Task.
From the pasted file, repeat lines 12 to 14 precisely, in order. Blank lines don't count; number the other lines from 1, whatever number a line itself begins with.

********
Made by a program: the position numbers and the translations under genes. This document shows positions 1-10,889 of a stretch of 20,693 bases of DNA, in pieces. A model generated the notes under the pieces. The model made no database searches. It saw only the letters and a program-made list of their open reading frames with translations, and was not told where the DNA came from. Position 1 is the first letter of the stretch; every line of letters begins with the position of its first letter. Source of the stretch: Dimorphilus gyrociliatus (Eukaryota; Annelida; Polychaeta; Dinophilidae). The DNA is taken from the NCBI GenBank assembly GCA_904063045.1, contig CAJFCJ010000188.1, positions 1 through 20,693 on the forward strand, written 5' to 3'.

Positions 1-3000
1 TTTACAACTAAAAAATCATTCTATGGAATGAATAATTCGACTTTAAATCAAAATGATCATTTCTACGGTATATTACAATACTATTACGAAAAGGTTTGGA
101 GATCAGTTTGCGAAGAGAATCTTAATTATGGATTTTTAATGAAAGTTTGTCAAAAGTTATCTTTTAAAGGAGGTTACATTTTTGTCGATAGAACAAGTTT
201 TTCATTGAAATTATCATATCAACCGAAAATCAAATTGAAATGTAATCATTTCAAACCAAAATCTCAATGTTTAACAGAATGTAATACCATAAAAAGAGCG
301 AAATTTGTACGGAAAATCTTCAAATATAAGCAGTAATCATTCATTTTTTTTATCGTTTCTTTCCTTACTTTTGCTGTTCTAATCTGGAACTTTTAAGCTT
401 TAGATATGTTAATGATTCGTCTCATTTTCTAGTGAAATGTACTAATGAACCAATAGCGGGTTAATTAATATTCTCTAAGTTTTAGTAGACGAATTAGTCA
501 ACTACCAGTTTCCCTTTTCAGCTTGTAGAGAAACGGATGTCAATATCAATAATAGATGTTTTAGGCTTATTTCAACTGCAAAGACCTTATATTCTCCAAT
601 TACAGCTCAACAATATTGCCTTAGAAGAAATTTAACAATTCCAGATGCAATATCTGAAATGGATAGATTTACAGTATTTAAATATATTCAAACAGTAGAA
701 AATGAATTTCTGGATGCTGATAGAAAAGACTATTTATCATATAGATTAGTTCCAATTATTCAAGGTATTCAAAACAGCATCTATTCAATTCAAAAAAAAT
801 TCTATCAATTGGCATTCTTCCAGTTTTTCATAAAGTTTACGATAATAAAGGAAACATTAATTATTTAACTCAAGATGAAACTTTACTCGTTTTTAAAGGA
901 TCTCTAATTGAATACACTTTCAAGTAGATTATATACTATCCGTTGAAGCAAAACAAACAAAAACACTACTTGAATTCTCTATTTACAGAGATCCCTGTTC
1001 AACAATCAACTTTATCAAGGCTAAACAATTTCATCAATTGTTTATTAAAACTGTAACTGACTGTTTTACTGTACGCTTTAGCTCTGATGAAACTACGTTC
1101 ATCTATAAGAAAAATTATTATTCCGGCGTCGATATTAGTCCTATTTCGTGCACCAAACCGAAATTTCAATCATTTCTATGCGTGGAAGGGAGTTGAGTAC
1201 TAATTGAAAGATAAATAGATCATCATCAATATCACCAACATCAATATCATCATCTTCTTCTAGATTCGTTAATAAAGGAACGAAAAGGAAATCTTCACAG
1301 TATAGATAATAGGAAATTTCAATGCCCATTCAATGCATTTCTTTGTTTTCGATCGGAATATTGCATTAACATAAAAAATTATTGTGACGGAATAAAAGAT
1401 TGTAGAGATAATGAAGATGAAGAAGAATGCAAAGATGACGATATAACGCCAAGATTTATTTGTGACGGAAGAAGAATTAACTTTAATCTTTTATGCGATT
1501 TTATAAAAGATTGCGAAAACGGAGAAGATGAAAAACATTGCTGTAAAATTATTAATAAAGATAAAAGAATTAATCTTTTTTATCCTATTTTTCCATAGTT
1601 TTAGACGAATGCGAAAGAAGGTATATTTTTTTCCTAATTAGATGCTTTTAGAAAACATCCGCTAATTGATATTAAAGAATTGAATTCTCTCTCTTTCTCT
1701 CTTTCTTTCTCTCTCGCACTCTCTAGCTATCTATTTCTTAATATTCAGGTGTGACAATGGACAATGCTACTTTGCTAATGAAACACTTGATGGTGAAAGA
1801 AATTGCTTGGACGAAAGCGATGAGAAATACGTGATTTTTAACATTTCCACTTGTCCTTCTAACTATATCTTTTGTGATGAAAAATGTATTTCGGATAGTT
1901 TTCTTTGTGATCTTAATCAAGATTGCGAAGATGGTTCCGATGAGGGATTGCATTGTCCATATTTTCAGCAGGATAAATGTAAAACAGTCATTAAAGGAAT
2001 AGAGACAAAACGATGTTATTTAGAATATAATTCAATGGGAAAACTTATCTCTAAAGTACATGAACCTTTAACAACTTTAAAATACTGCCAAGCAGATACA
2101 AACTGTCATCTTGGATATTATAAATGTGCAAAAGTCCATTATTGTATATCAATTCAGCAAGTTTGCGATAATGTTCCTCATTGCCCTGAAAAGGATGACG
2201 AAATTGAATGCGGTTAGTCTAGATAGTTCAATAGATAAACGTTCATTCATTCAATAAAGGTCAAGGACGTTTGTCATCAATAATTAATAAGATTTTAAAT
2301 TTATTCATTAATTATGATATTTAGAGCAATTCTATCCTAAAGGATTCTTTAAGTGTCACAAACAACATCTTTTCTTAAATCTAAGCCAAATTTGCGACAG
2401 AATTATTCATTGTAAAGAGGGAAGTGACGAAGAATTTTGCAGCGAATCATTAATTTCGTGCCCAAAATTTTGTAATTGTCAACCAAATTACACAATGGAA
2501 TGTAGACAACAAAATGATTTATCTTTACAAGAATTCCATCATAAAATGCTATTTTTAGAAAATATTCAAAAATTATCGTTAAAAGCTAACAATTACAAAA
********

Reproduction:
901 TCTCTAATTGAATACACTTTCAAGTAGATTATATACTATCCGTTGAAGCAAAACAAACAAAAACACTACTTGAATTCTCTATTTACAGAGATCCCTGTTC
1001 AACAATCAACTTTATCAAGGCTAAACAATTTCATCAATTGTTTATTAAAACTGTAACTGACTGTTTTACTGTACGCTTTAGCTCTGATGAAACTACGTTC
1101 ATCTATAAGAAAAATTATTATTCCGGCGTCGATATTAGTCCTATTTCGTGCACCAAACCGAAATTTCAATCATTTCTATGCGTGGAAGGGAGTTGAGTAC